LOS ANGELES, CA -- (Marketwire) -- 01/30/13 -- During his distinguished career, Dr. Daniel G. Chain, Ph.D. discovered various novel therapeutics to treat Alzheimer's disease which were licensed to multiple Big Pharma giants.
Dr. Chain trained as a Post-doctoral Research Fellow at the Center for Neurobiology and Behavior at Columbia University in New York. Dr. Chain obtained his B.Sc. in Biochemistry from the Institute of Biology in London and obtained his Ph.D. in Biochemistry from the Weizmann Institute of Science in Israel.
He currently serves as Chairman of Intellect Neurosciences, Inc. (OTCQB: ILNS), where he has also been Chief Executive Officer since October 2005.
In an exclusive interview with BioMedReports, Chain says that biotech investors should remain undeterred by the challenges currently being faced by those trying to find a cure for Alzheimer's disease and other age-related cognitive impairments.
BioMedReports: How would you characterize the mood among Alzheimer's researchers after the phase 3 results for Bapineuzumab and Solanezumab?
Dr. Daniel G. Chain, Ph.D.: Obviously, people were very disappointed by the results from the two sets of major Alzheimer's Phase 3 trials, but there were also glimmers of light that renewed hope and even strengthened the prevailing belief that beta amyloid (Aβ) plays a central and causative role in the pathogenesis of Alzheimer's disease. Few now doubt that immunotherapy represents a realistic path forward pending improvements in drug design and the way we conduct clinical trials. Ely Lilly's drug solanezumab showed modest improvement in clinical outcomes when data was pooled from two clinical trials. The drug is to be further tested in a third phase 3 trial by the company and two independent trials conducted by leading academic groups. While bapineuzumab failed to show clinical benefit, the use of biomarkers clearly demonstrated the drug had engaged the target, reduced the amount of plaque and slowed neurodegeneration based upon the decrease in the amount of tau protein measured in the cerebral spinal fluid (CSF). Unfortunately, the drug also caused a significant incidence of vasogenic edema and microhemorrhages, especially in patients that carried the APOE4 gene. A Phase 2 trial is ongoing using a subcutaneous formulation that may avoid these side effects. There is a feeling of optimism among researchers that next generation drugs will have an improved probability of success because of the lessons we have learned from these results and other important recent developments in the field. I experienced this first-hand when I was invited as a Distinguished Speaker to the 6th Annual Alzheimer's Drug Discovery Summit in December and had the opportunity to listen to foremost leaders in the field including academic researchers and industry experts.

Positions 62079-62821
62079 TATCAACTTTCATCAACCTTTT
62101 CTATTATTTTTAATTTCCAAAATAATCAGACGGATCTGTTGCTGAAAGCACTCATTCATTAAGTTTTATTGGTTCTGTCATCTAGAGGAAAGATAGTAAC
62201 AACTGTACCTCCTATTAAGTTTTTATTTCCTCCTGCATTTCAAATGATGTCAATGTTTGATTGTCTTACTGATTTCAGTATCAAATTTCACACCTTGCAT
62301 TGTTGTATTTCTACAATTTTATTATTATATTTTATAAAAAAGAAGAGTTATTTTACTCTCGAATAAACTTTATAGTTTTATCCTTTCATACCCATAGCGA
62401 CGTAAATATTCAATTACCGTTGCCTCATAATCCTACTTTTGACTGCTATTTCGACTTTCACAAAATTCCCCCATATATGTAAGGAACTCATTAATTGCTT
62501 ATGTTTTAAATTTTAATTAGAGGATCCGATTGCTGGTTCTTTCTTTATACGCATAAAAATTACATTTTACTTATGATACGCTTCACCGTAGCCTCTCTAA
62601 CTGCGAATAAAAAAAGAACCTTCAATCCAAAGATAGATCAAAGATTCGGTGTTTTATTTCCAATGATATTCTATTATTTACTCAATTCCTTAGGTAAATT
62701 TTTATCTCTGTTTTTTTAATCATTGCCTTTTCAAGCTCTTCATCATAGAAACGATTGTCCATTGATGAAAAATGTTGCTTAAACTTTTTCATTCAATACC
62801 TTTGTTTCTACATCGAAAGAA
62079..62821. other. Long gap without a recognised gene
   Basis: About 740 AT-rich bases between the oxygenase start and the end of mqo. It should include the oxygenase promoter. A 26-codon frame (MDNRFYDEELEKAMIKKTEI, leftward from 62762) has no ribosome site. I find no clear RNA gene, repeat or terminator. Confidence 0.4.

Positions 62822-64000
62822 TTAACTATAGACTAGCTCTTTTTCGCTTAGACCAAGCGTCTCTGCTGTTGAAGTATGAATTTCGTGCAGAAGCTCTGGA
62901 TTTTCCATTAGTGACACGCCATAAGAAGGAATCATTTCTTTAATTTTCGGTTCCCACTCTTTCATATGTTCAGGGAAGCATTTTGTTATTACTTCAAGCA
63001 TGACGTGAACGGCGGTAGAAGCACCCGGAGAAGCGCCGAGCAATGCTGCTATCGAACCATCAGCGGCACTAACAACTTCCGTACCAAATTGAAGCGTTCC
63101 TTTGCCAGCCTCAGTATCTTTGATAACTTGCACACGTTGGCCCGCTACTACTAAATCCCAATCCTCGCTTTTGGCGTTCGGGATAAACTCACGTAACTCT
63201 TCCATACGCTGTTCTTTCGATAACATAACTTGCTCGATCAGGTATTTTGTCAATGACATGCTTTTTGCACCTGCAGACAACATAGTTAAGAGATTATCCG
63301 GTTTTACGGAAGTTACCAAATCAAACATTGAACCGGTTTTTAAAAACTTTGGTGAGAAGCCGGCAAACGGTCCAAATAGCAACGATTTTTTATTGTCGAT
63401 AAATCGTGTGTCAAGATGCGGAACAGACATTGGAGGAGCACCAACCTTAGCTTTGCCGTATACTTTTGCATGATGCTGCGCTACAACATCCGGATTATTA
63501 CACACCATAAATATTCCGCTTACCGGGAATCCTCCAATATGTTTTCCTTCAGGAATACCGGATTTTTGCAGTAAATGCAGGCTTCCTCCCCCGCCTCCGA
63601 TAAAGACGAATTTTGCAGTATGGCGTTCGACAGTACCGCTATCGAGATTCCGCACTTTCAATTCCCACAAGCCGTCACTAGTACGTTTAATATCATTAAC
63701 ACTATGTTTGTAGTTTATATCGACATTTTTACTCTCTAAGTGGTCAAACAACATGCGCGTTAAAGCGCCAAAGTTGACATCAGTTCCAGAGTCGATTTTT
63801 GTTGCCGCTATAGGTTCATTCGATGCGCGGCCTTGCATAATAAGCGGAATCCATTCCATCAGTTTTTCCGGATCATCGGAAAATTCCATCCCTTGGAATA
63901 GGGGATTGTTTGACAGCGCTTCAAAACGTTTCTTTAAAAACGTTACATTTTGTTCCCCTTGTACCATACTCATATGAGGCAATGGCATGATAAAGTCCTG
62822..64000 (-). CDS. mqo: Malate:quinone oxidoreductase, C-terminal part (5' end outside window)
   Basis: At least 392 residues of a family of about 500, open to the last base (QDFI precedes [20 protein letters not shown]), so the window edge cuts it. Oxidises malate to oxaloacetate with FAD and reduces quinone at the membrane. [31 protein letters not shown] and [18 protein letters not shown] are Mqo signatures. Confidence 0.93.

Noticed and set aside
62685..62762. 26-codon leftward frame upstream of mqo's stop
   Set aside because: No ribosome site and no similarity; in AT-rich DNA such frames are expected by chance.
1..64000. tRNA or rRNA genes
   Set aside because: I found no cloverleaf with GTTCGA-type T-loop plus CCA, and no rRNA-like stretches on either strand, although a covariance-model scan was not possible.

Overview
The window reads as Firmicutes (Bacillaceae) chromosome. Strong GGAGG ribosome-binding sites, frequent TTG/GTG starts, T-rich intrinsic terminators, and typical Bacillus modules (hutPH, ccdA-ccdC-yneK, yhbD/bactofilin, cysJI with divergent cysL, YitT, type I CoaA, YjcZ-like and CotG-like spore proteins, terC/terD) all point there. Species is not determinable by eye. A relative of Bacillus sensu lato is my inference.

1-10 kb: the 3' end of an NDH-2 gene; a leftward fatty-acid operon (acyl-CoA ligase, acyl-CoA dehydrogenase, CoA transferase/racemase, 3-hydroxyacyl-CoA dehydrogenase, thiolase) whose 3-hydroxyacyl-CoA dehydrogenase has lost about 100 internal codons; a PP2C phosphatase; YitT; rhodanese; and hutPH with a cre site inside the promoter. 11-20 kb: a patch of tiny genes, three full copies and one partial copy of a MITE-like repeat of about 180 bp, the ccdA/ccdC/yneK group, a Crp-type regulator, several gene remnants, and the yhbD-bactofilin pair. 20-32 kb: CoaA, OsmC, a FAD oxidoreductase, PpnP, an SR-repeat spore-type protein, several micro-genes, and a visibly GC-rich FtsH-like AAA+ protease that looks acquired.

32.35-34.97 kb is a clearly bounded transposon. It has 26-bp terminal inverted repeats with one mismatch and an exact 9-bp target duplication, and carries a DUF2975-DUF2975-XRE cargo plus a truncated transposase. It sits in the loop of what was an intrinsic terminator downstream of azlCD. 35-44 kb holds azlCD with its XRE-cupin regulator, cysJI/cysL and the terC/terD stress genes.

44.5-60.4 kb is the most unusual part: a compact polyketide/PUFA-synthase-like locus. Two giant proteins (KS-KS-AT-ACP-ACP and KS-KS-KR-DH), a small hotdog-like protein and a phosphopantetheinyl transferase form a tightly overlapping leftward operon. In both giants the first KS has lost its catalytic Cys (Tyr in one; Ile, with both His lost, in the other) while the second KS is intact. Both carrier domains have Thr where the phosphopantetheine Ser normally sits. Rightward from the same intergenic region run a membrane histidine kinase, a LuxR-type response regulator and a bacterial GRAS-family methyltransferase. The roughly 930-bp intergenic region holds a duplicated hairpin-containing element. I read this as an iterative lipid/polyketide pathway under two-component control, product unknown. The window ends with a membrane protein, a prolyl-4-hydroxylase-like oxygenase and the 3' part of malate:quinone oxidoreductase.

Among the themes that have become prevalent is that there is a compelling case for early intervention in the treatment of the disease in which relevant biochemical and neuropathological changes in the brain start many years -- in some case two decades or more -- before symptoms occur! Moreover, the rate of change is far greater before the appearance of symptoms such that the stage we commonly refer to as "Mild," is in fact relatively far advanced, reflecting significant damage to the brain, which is probably beyond repair.
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